5. Brexit never? Britain can still change its mind, says Article 50 author By Guy Faulconbridge A tourist bus passes an anti Brexit protester in London, Britain October 19, 2017. REUTERS/Peter Nicholls/Files LONDON (Reuters) - Prime Minister Theresa May should stop misleading voters and admit that Brexit can be avoided if Britain decides to unilaterally scrap divorce talks, the man who drafted Article 50 of the Lisbon Treaty will say on Friday. May formally notified the European Union of Britain’s intention to leave the EU by triggering Article 50 of the treaty on March 29, setting the clock ticking on a two-year exit process, which has so far failed to yield a divorce deal. "While the divorce talks proceed, the parties are still married. Reconciliation is still possible," John Kerr, British ambassador to the EU from 1990 to 1995, will say in a speech in London. "We still have all the rights of a member-state, including the right to change our minds," Kerr will say, according to excerpts released by his office. "The British people have the right to know this – they should not be misled." The day May triggered Article 50, she told the British parliament that there was "no turning back" and that the United Kingdom would be leaving the EU. "A political decision has been made, in this country, to maintain that there can be no going back. Actually, the country still has a free choice about whether to proceed," Kerr said. In the shock referendum in June 2016, 17.4 million voters, or 51.9 percent of votes cast, backed leaving the EU while 16.1 million voters, or 48.1 percent of votes cast, backed staying. May, an initial opponent of Brexit who won the top job in the political turmoil that followed the vote, said last month that Britain would not revoke Article 50. Government lawyers asked judges last year to assume that it was irrevocable. But ever since the referendum, opponents of Britain's exit - from French President Emmanuel Macron and former British prime minister Tony Blair to billionaire investor George Soros - have suggested Britain could change its mind. European Council President Donald Tusk even invoked the lyrics of John Lennon to imagine a Brexit rescinded. Thus far, there is no sign of a change of heart on Brexit in opinion polls. Both May's Conservatives and the opposition Labour Party now explicitly support leaving the EU, which Britain joined in 1973. BREXIT NEVER? Supporters of Brexit have repeatedly said that any attempt to have another referendum, or to undermine Brexit, would catapult the world's fifth largest economy into crisis. "A second referendum would lead the United Kingdom into totally uncharted territory with very serious potential consequences for our democracy," said Richard Tice, who helped found one of the two Leave campaign groups in the referendum. But the Brexit process has been challenged in a number of cases in British courts, many focusing on the as-yet unanswered question: Can Article 50 be reversed? The 256-word clause does not say whether it can be revoked once it is invoked. This means that, if lawyers ask for clarification, the question would have to go to the European Court of Justice, the EU’s highest court. Kerr, who in 2002-2003 acted as secretary-general of the European Constitutional Convention that drafted Article 50, said the debate had been misrepresented inside Britain: it was clear, he said, that May's Article 50 letter could be revoked. Such is the interest in the legalities of Brexit that one prominent lawyer, Jessica Simor, has formally asked for May's unpublished legal advice on the matter. "Britain can basically change its mind at any time right up to the 29th of March 2019," Simor told Reuters last month. "If you can revoke Article 50, then parliament has the power to rescue the country if that becomes necessary – if the government fails to secure a deal, or the deal is terrible, or the people do not want it." (Writing by Guy Faulconbridge; Editing by Kevin Liffey) -- © Copyright Reuters 2017-11-10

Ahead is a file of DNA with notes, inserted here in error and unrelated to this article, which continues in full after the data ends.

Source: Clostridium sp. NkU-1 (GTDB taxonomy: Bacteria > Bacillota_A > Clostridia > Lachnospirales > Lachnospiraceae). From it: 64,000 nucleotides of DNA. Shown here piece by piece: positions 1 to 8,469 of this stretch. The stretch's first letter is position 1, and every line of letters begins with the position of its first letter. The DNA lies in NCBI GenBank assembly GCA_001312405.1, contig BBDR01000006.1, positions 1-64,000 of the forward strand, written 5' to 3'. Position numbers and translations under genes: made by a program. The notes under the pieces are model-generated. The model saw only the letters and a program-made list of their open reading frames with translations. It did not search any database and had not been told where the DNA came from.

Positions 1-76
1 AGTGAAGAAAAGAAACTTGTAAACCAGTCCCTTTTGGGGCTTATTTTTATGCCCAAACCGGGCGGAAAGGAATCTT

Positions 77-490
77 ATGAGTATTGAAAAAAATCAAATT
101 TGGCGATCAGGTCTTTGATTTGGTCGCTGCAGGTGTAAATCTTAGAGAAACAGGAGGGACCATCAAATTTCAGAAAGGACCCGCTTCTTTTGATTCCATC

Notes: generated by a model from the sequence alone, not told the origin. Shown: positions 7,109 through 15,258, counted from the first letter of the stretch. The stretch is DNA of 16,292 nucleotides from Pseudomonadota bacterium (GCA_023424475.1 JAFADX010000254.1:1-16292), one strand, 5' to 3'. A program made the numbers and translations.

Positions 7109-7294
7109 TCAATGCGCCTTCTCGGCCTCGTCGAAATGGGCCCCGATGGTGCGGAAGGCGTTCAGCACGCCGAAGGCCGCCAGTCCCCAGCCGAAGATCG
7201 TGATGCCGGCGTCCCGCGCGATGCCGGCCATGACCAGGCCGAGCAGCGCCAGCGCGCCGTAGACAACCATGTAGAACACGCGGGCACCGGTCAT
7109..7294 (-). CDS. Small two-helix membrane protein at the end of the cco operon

6. Thailand Live Thursday 23 Nov 2017